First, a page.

To the editor,
David Wert’s project described in the June 24 University Times article is well-intentioned but reflects a common bias — the belief, especially among people with disposable income, that adoptive parents will make a better home for a child than would the child’s birth parent or parents. In fact, a 2016 study by the Donaldson Adoption Institute found that four out of five women who trust their children to adoption do so at least partly for economic reasons. How much they would welcome charity such as Mr. Wert describes! But their network does not help them connect with people with enough money.
Mr. Wert might respond that the adoptions he is helping are mostly of orphans from other countries. However, many agencies use the term “orphan” loosely, offer for adoption children who have living family members, and allow those family members to assume that adoption just means getting an education in the U.S. and then returning to their home country (see Kathryn Joyce, “The Child Catchers”).
Many adoptive families do make good homes for children. But so also might many birthmothers, who never forget, as documented by Ann Fessler in “The Girls Who Went Away.” And there is an inherent loss for a child in knowing no one biologically connected to them — sometimes this also makes them a puzzle for their adoptive families. There are reasons that 60 to 70 percent of domestic adoptions today involve some amount of openness, but this does not solve these problems.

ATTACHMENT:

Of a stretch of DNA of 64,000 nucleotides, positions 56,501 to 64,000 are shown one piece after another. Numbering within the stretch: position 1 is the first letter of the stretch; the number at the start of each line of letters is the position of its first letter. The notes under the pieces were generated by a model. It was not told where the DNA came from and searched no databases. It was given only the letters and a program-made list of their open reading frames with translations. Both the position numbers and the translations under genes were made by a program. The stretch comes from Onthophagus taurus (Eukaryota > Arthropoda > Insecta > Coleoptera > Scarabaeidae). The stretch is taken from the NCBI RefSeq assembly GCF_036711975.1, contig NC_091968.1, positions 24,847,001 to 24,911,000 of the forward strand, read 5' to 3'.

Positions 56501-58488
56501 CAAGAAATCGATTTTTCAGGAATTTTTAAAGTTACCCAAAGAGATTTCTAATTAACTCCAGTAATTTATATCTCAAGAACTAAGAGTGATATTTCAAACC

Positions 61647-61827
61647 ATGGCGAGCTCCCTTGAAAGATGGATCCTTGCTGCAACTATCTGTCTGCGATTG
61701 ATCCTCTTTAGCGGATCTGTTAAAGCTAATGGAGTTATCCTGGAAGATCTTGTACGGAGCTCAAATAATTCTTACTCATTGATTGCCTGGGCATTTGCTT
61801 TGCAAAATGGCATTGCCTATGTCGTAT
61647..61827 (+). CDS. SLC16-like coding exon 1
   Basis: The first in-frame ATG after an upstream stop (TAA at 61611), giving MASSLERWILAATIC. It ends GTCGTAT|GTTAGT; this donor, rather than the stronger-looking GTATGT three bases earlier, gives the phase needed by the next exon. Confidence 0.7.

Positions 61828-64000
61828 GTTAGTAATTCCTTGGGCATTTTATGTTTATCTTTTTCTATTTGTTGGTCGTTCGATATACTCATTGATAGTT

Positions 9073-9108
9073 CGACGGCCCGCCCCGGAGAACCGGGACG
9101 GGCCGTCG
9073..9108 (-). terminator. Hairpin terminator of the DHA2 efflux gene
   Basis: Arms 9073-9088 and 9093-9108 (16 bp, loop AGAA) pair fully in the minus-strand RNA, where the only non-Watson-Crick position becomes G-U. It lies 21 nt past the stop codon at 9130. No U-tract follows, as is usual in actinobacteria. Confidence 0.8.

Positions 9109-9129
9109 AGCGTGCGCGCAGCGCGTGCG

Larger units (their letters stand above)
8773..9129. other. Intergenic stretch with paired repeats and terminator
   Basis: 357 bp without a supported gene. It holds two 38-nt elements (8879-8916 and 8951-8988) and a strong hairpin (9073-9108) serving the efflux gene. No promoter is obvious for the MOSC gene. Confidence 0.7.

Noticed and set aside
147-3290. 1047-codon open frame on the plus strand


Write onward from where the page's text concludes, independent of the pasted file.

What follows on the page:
Perhaps more government stipends, long-lasting enough to enable all parents to raise their children, would help, but passing these would require overcoming that basic prejudice against people in poverty.
Professor emerita of English and Gender, Sexuality, and Women’s Studies
Member, Pitt Adoption Community for Education (PACE)
Professor, School of Social Work
Professor emeritus of public relations, Pitt–Bradford
Admission and recruitment coordinator, College of Business Administration